This may include industrial espionage (e.g., theft of intellectual property, confidential information, various commercial plans), pressure and threats on clients and simply trying to stir up trouble to damage competitors. The US Trump administration issued an executive order about restricting transactions of information communication technology (ICT) products or services linked to a “foreign adversary”, which is related to accusation that Chinese companies (e.g., Huawei) use their products for industrial espionage (Lim and Ferguson, 2019). The issue is also related to criminal actions, which under certain circumstances may involve the state itself. For example, North Korea is getting an estimated share of their revenue from cyber theft (Reuters, 2019), which is becoming a sort of business model for rogue states, but also for unrecognised international actors (e.g., the Islamic State).
Crime in cyberspace
Cyber criminals do not have to steal secret papers and blueprints from locked safes but can simply hack into the computer systems of their rivals. Recent reports indicate that cybercrime is getting better organised and becoming more widespread. This damages European companies, large and small, and threatens to undermine trust in the digital economy. It is worth mentioning that 43% of cyber-attacks target small businesses, which obviously have less the resources and financial capabilities to invest in cybersecurity (Cyber Competence Network, 2021).
By all accounts we have only seen the top of the iceberg of what cybersecurity actors need to be ready to deal with in the near future as they have to address situations of heightened geopolitical tensions which could lead to massive spikes in the number of incidents and full-fledged cyber-attacks.
The development of EU policy in response to growing cybersecurity challenges
The EU’s work in cybersecurity can be traced back to 2004 when the European Network and Information Security Agency (ENISA) was set up in Heraklíon, Greece. Its responsibilities included conducting analysis and research on cybersecurity, fostering cooperation and trust among EU member states in the field, and providing training and contributing to awareness-raising4. It took almost a decade for the next major cybersecurity development in the European Union to occur. EU-LISA (European Union Agency for the Operational Management of Large-Scale IT Systems in the Area of Freedom, Security and Justice) was established in 2011 to manage the large-scale IT systems needed for, in particular, Schengen, and the European Border and Coast Guard Agency (Frontex). In 2013 the European Union unveiled its first cybersecurity strategy, which in its threat assessment described a diversity of risks arising from state-sponsored cyber activities5 to political or criminal groups.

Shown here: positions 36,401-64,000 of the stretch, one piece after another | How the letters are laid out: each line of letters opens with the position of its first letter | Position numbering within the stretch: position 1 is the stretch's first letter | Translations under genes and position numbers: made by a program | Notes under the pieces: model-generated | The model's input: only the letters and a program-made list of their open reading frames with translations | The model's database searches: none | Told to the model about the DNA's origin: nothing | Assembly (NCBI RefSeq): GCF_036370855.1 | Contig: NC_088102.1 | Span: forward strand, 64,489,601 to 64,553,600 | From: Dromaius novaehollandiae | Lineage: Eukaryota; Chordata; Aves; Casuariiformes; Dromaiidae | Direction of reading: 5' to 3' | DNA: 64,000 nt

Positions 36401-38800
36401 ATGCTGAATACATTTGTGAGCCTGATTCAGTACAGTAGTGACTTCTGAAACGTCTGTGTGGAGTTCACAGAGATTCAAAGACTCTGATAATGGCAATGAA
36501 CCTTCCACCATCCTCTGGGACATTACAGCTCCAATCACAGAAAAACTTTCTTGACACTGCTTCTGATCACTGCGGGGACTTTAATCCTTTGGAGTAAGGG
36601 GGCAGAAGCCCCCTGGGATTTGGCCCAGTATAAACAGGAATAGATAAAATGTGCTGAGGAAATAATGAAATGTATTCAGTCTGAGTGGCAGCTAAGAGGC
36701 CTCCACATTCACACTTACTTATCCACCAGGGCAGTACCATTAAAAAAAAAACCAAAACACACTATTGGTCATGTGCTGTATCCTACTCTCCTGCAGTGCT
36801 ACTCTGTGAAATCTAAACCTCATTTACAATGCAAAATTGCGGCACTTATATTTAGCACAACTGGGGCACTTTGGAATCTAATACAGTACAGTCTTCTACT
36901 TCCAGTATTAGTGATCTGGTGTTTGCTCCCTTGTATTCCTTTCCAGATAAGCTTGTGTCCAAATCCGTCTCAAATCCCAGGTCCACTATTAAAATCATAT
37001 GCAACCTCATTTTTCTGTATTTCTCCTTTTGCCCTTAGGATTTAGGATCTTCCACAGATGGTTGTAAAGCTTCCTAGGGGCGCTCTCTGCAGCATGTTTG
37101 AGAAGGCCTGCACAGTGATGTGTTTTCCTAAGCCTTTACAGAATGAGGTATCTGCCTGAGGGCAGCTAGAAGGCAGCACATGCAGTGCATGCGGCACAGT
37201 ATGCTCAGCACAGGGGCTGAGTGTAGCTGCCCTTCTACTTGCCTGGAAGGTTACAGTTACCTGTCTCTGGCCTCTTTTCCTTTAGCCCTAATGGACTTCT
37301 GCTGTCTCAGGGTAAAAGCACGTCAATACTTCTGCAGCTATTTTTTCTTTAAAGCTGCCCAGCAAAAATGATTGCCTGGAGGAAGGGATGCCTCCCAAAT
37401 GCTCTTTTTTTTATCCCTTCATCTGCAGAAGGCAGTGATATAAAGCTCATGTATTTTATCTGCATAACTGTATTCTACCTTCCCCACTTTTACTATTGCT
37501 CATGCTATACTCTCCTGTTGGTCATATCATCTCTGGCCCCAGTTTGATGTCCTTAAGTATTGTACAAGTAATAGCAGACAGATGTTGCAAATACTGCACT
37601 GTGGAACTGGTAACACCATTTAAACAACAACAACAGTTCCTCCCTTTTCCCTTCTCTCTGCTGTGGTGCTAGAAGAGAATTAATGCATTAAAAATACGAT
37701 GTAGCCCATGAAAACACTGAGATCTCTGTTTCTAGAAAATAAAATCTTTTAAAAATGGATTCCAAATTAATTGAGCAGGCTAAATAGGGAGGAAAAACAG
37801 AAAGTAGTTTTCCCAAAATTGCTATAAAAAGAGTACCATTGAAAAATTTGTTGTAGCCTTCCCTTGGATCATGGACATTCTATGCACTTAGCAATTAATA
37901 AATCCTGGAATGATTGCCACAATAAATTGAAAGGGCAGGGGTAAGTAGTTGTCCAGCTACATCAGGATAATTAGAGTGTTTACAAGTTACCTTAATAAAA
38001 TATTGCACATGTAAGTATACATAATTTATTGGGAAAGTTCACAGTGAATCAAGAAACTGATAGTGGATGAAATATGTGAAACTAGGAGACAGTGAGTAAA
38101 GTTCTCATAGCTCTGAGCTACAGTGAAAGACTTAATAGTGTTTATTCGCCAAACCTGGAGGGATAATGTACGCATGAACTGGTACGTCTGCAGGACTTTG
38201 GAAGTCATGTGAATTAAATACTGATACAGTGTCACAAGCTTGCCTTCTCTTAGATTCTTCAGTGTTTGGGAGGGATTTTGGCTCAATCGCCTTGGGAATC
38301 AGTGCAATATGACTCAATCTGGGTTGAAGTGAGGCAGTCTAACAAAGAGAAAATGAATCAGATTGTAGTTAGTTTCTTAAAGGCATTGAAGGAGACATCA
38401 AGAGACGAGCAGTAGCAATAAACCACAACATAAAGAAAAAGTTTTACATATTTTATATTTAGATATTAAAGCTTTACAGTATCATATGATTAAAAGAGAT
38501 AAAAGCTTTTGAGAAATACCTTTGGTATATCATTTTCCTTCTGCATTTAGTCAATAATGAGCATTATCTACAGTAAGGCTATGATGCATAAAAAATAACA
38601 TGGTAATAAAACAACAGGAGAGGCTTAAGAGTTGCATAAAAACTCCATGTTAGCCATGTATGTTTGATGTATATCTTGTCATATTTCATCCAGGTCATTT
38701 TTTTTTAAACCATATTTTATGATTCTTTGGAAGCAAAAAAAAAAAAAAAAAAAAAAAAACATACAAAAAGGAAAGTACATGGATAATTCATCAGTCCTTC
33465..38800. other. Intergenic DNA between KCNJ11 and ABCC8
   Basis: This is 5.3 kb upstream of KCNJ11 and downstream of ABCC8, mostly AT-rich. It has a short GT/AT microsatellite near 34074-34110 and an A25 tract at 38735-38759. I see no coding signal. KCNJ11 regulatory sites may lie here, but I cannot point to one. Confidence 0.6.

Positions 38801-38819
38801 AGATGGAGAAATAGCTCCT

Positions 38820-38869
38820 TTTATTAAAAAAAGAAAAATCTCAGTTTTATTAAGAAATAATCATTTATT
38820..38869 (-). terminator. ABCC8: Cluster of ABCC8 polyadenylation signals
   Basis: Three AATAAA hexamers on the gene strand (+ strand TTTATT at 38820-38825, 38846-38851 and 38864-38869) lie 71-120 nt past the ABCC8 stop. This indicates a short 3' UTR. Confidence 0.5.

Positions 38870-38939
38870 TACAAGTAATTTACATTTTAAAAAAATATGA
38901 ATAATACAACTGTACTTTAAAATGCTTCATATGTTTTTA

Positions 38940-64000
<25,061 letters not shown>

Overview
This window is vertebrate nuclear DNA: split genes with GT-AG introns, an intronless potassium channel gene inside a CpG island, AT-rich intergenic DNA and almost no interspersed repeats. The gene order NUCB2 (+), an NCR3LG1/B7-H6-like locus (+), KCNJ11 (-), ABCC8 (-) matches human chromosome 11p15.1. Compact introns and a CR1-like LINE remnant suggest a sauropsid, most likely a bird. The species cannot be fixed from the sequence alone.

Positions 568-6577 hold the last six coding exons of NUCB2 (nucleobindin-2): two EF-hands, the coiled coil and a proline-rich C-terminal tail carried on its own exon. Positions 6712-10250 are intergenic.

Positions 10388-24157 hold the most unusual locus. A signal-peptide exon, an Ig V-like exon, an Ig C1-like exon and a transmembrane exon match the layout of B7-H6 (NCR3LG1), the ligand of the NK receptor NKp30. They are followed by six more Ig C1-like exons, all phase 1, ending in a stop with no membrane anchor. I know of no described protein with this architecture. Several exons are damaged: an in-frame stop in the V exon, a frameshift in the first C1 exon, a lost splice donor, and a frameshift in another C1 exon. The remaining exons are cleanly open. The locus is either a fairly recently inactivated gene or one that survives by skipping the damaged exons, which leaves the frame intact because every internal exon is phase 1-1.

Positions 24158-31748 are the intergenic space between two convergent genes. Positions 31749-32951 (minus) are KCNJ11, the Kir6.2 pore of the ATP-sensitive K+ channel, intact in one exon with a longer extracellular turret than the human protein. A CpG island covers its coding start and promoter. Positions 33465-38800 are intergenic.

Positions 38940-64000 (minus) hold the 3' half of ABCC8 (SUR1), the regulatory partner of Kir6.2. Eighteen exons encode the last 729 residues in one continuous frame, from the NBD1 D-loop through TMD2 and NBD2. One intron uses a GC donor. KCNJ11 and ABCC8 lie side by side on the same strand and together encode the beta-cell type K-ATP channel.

The cybersecurity strategy strongly emphasised the importance of the work on the so-called Network and Information Security (NIS) directive (Directive (EU) 2016/1148). NIS would establish common minimum requirements around cybersecurity across the EU Member States and ensure coordination by setting up contact bodies to engage in relevant networks and liaise with ENISA and the European Commission. Political agreement on the NIS directive6 was reached in December 2015, and the final directive was adopted and entered into force in July 2016. It gave the EU Member States 21 months to fully transpose its requirements into national legislation, although in fact full implementation was not deemed complete until 2020.
NIS also developed an institutional structure for the EU’s work within cybersecurity. Member States have been required to designate points of contact for information-sharing with the other member states and the EU institutions to monitor and ensure the implementation of the legal requirements of the NIS Directive. They were also to set up Computer Security Incident Response Teams (CSIRT) to monitor incidents at national level and work together through a CSIRT network to facilitate cooperation and information-sharing. Finally, Member States were to appoint a national representative to a Cooperation Group which would be set up to deal with the broad range of issues around cybersecurity in the EU.
Meanwhile Europol, the EU’s agency for legal enforcement and police cooperation, opened a new European Cybercrime Centre (EC3) in 2013. Combining research into cybercrime threats with operational cooperation, EC3 provides a locus for cooperation between member state services whilst offering analytical including technical and digital forensic support to investigations. Eurojust (the European Union Agency for Criminal Justice Cooperation) has also gradually assumed a coordinating role in legal cases and judicial matters involving cybersecurity, and the European Defence Agency (EDA) has developed training programmes, carried out exercises7 and conducted research within the cyber domain (European Defence Agency, 2021b).
In 2015 the EU unveiled a new strategic document, “The European Agenda on Security”, which took a broad look at security challenges faced by Europe and listed cybersecurity as one of three key priorities which required coordination at EU level. In 2017, the European Commission released an updated version of its cybersecurity strategy (RTE, 2017). The strategy encapsulated a changing view of the landscape with then-Commission President Jean-Claude Juncker noting in his 2017 State of the Union speech that «Cyber-attacks can be more dangerous to the stability of democracies and economies than guns and tanks. (…) This is why, today, the Commission is proposing new tools, including a European Cybersecurity Agency, to help defend us against such attacks» (Juncker, 2017). Equivalating cybersecurity with “real world” kinetic security was an important step in the development of EU cybersecurity policy from a niche to a mainstream topic as it suggested a heightened threat perception.